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François-Frédéric Guy Ascends the Mountain

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Read my review today in the actual Washington Post, the thing printed on paper:

François-Frédéric Guy (photo by Guy Vivien) -- extra credit for anyone who can identify the location
Charles T. Downey, François-Frédéric Guy
Washington Post, November 16, 2009
François-Frédéric Guy began a complete traversal of Beethoven's 32 piano sonatas on Friday night at La Maison Française. The schedule of nine concerts over nine days, with a two-day break in the middle, is an epic feat of concentration and endurance, and that is just for the listener. Guy played the Beethoven cycle twice last year, in Monaco and Paris, in the same, mostly chronological sequence. That ordering creates, in his words, an "immense crescendo," a stylistically driven motor that powers him through the exhausting task.

In keeping with that idea of developmental accretion, Guy began the cycle with a soft, understated performance of the three sonatas of Op. 2. It was Beethoven imbued with many subtle colors and lyric phrasing, drawn from the pianist's poetic fantasy, often with a quiet rumbling of inner melancholy. In the mixing of his color palette, Guy relied perhaps too much on the sustaining pedal, blurring the trio of the rather fast third movement in No. 1, for example, into a cloud. [Continue reading]
François-Frédéric Guy, piano
Beethoven Piano Sonatas, Complete Cycle, Concert 1
La Maison Française

FFG Beethoven:
available at Amazon
Piano Sonatas 8/19/29

Naïve V 5023

available at Amazon
Piano Concertos 1/5

Naïve V 5084

available at Amazon
Piano Concerto 4 / Piano-Wind Quintet

Naïve V 5148

available at Amazon
Piano Concerto 2/3

Naïve V 5179
François-Frédéric Guy’s more or less numerically ordered cycle of the Beethoven piano sonatas is intended to reach its apogee at the end of the “crescendo,” the last two concerts this coming Friday and Saturday. Guy’s acclaimed 2006 recording of some of the later Beethoven sonatas gives an idea of what to expect, a much more explosive approach than the restrained, delicate sounds heard on Friday night. The infamous op. 106 (‘Hammerklavier’), which will conclude the November 21 concert, is one of Guy’s obsessions: he made his first recording of the work a decade earlier and does not deny that he will likely record it again later in life. Guy’s interpretation foams at the mouth more than Till Fellner’s graceful take on the ‘Hammerklavier’ at the Austrian Embassy last May, but without devolving into a performance merely about forceful attack as heard from Valentina Lisitsa at the National Museum of Women in the Arts around the same time.

The transitional phase of the cycle, the beginning of the crescendo, has likely already begun, judging by Guy’s chiaroscuro recording of no. 8 (op. 13, ‘Pathétique’), an almost violent opposition of light and darkness in terms of dynamic choices. A performance of no. 7 at the Corcoran in 2006 showed a similar unpredictability in choice of tempo especially. The piano brought in for these concerts at La Maison Française, a brightly voiced but versatile Yamaha, plays right to this kind of interpretation. In any case, it is not too late to hear the majority of this extraordinary pianistic undertaking, and what remains will likely be the most noteworthy parts of the experience, beginning this evening:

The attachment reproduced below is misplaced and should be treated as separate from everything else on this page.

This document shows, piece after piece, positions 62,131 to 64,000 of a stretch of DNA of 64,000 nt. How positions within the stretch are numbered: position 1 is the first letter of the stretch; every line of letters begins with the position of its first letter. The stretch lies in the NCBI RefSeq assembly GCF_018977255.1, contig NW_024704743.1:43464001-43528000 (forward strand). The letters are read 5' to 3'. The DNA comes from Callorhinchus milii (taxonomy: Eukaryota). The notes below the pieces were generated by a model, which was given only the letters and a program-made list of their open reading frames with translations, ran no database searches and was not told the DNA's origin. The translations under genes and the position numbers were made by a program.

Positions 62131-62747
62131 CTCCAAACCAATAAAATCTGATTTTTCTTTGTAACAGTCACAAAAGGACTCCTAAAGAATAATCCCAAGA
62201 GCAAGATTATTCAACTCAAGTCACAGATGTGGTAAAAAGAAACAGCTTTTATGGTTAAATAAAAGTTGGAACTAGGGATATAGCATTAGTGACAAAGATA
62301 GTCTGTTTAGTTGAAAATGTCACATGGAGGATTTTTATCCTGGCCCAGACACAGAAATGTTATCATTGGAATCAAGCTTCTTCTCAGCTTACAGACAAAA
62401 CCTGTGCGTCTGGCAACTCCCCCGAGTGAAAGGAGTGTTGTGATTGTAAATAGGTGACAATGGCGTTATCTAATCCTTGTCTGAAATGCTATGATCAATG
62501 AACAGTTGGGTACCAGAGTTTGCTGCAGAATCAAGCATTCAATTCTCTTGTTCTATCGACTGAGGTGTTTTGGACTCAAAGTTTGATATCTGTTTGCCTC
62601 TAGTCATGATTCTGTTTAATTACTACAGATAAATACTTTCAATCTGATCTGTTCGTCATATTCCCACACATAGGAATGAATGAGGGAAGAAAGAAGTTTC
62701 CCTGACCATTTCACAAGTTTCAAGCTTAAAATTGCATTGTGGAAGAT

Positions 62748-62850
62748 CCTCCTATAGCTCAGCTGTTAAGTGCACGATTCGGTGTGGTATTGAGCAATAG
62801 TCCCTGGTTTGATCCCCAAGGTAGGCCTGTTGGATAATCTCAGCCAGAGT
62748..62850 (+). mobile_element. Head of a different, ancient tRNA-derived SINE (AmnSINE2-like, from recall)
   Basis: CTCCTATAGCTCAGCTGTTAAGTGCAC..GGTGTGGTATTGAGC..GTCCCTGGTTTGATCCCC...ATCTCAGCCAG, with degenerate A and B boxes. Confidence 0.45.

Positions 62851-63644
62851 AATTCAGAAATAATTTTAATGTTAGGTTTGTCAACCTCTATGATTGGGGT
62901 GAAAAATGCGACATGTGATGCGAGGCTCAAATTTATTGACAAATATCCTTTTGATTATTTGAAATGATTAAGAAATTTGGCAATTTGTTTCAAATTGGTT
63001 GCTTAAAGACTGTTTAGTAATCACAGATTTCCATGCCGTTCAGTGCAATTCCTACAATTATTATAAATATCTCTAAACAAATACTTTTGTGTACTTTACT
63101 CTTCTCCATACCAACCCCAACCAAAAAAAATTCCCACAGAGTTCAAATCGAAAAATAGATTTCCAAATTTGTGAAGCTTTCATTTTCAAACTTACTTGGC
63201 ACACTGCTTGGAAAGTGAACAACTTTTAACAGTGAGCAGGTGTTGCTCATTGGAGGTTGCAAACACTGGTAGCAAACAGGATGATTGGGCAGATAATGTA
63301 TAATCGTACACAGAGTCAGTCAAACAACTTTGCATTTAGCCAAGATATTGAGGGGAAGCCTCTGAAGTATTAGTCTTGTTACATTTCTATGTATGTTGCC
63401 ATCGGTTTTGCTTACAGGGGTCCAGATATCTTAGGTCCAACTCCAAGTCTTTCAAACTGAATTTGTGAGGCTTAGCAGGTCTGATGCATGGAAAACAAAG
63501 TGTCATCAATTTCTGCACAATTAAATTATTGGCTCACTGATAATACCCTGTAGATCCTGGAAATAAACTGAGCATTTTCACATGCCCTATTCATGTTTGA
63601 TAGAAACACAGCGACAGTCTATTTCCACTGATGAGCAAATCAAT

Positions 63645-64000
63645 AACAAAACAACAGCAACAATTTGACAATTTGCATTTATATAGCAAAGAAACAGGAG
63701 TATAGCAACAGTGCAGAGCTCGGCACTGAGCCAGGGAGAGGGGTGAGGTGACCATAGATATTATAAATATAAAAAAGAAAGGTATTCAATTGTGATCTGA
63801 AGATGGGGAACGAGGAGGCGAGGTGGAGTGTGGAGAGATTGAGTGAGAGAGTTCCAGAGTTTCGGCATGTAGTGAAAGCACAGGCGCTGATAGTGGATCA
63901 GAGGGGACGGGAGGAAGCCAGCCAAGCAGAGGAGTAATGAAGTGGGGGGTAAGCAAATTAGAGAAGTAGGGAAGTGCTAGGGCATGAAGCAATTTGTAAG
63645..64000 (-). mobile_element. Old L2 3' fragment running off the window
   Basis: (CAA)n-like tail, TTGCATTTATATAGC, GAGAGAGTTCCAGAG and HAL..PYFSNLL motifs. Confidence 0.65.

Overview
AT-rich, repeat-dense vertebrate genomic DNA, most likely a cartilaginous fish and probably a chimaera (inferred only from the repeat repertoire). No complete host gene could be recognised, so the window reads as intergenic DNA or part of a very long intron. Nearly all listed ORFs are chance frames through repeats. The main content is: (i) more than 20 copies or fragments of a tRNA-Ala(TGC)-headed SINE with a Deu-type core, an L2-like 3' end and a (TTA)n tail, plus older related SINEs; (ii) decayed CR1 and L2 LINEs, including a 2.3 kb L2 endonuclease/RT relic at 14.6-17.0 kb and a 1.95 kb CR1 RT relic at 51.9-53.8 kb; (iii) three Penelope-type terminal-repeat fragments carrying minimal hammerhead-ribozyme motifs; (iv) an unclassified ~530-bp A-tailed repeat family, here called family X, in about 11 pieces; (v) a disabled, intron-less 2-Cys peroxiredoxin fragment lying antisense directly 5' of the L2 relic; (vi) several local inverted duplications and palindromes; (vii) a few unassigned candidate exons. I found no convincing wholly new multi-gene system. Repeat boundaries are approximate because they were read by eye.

November 16, 7 pm (Nos. 16-18, includes ‘The Tempest’)
November 17, 7 pm (Nos. 15, 19-21, includes ‘Pastorale’ and ‘Waldstein’)
November 20, 7 pm (Nos. 22-26, includes ‘Appassionata’ and ‘Les Adieux’)
November 21, 7 pm (Nos. 27-29, includes ‘Hammerklavier’)
November 22, 4 pm (Nos. 30-32)
Guy has also made a complete recording of the Beethoven piano concertos, in three discs released over the past couple years: Naïve has announced plans to release a box set this coming January. For these releases he has partnered with Philippe Jordan (one of each of their hands is shown on the covers of the three discs) and the Orchestre Philharmonique de Radio France, and they have been performing the entire cycle at Paris's Salle Pleyel, beginning last February and set to conclude next June. Jordan, a Zurich-trained pianist and conductor, got his start as assistant conductor to some big names like Jeffrey Tate and Daniel Barenboim, and he has appeared as a guest conductor with many orchestras around the world and with the Berlin Staatsoper.

Starting this season Jordan is the new music director of the Opéra national de Paris, "replacing" Sylvain Cambreling, the (heavily criticized) favorite of Gerard Mortier, who was never actually appointed to the position (it had remained vacant since the departure of James Conlon in 2004). Philippe, now 35 years old, is the son of Armin Jordan, one-time conductor of Geneva's Orchestre de la Suisse Romande. Their Beethoven concertos are worthy, in spite of fierce competition both present and past (a longer series of posts to consider the full field is in the offing), made more attractive by the inclusion of a little-known quintet for piano, oboe, clarinet, horn, and bassoon (E-flat major, op. 16) on the second disc, where it is paired with the fourth concerto.


Thomas Hogglestock said...

Musee d'Orsay?

Charles T. Downey said...

Bing-bing-bing! Thomas gets a gold star today.